The pair devised their own celebration.
Following a good play — a touchdown reception for Jason Jarmond, a strong tackle by his friend “Bull” — they’d meet near the sideline, exchange three “low-fives,” turn, walk away from each other ... then suddenly spin back around, run and jump, meeting mid-air with a flying shoulder bump.
Jarmond, now a staff sergeant and senior drill instructor who greets new recruits “straight off the bus” at Marine Corps Recruit Depot Parris Island, sat in a chair Thursday at the depot as he recounted the “signature celebration.”
His frame dwarfed the seat. Biceps strained the short sleeves of his camouflage blouse. Tattoos of city skylines marked the New York native’s forearms.
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Jarmond has 14 tattoos.
One of them hides beneath his shirt. It rests on the left side of his chest.
Boots. A downward-pointing rifle, a helmet atop its stock. The instantly recognizable battlefield cross, which, according to the Smithsonian Institute, might have originated in the Civil War but became more common during World Wars I and II — a marker for a temporary grave before the body could be removed and properly laid to rest.
Inked above the image on Jarmond’s chest is “All gave some.” Below it, “Some gave all.”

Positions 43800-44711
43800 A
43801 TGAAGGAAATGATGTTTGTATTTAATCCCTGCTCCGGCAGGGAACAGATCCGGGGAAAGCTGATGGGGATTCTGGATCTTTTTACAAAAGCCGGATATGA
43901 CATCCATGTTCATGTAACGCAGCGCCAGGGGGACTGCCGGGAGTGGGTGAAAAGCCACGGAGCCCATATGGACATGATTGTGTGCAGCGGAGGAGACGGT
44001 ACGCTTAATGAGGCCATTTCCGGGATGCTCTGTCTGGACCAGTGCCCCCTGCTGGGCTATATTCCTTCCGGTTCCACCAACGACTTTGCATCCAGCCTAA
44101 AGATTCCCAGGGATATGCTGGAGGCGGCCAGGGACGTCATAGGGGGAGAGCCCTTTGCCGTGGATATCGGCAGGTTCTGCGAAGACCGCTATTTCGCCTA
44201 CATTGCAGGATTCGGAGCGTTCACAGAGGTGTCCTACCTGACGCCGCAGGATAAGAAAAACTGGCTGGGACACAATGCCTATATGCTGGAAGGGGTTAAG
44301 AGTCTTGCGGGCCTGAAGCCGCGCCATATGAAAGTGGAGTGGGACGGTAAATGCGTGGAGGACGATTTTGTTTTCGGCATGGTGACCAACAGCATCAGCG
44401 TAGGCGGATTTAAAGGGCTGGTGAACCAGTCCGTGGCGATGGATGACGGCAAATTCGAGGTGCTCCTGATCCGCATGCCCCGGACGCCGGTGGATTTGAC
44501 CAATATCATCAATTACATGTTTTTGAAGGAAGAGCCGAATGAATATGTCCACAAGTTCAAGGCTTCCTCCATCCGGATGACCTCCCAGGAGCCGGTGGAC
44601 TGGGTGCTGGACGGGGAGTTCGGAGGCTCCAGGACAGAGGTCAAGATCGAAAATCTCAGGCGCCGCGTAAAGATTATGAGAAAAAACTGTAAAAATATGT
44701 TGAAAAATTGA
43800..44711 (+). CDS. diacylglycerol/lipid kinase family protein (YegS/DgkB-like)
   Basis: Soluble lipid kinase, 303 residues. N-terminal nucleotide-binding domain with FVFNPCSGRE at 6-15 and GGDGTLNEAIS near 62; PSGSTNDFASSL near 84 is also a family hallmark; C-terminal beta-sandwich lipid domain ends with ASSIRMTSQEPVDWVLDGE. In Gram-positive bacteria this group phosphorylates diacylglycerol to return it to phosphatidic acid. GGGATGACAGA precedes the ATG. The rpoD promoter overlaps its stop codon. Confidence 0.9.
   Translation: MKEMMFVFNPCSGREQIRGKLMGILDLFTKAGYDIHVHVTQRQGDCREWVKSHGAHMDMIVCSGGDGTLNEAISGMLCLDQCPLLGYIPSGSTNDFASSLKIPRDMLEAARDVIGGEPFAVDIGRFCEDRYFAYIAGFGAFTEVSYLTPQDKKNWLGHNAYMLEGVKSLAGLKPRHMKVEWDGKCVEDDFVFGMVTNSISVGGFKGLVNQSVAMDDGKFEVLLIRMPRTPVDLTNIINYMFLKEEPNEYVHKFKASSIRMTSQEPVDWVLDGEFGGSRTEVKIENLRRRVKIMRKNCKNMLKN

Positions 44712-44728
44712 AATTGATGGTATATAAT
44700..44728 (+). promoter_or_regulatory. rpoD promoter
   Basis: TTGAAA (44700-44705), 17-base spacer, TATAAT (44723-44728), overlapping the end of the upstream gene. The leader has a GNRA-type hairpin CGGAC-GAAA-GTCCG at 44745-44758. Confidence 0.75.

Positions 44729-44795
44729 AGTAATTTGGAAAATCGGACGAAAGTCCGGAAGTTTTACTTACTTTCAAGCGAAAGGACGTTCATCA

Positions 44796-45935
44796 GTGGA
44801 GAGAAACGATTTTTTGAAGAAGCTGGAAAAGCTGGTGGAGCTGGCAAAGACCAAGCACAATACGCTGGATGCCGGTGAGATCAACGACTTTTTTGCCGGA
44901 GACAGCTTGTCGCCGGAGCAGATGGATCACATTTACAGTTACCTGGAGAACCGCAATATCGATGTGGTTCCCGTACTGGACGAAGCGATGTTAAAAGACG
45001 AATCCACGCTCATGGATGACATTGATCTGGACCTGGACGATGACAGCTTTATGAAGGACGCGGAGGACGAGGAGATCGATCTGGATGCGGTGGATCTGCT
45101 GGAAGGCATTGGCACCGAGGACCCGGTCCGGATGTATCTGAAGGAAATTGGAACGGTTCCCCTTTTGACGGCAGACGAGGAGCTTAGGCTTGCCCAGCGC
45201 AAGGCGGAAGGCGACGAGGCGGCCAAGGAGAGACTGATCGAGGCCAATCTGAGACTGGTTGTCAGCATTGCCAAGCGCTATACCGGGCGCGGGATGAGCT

The tattoo does not bear Bull’s name; that was intentional. Bull’s memory inspired the artwork, Jarmond said, but his death is one of many who’ve served their country.
For some Marines, tattoos are a way of remembering and honoring fallen comrades. The images themselves vary, according to Beaufort-area tattoo artists: the battlefield cross is common, as are illustrations of dog tags and inscriptions of the deceased’s names and the dates they died.
But other memorial tattoos are more personalized, their meanings — to everyone except the wearer — less obvious.
Two 7s and a Joker
During a 2012 deployment to Afghanistan, then-Lance Cpl. Garrett Adams and his fellow Marines played cards during their downtime.
“Spades,” Adams, now a sergeant, said Wednesday. “Go Fish. War.”
After a convoy mission — after he’d survived his first encounter with an improvised explosive device — Adams received “a souvenir” from Cpl. Christopher Monahan: three cards, two 7s and a Joker.
“ ‘You’ve been there, done that,’ ” Adams said, explaining the gesture.
Monahan was “a mentor,” Adams said, a Marine who’d deployed twice before and who taught new troops about “everything from paperwork to life-and-death situations.”
On Nov. 26, 2012, an IED detonated beneath Monahan’s vehicle. The Island Heights, N.J., native was 25.
According to the Newark-based Star-Ledger, he talked to his mother two days before his death. Family members remembered him as “a guiding light to his mother,” and a “role model to his three young children.”
Today, Adams has a tattoo of the Grim Reaper holding a pair of 7s and a Joker. Shortly after his friend’s death, Adams’ wife mailed him an aluminum bracelet with Monahan’s name on it. He wore it in Afghanistan, but the harsh conditions mangled it — he ordered a stronger band, which he continues to wear to this day.
“Every day,” Adams said, looking at the silver bracelet. “I wake up every morning thankful I can still breathe, see my family. And I still have all my body parts. So I’m thankful.”
Adams, 25, a small-arms repair technician from Orangeburg, currently serves on Parris Island’s funeral detail, a rotating assignment shared between the depot and Marine Corps Air Station Beaufort.
He thinks of his friend every time he directs the detail’s rifle team at services, and whenever he practices for them.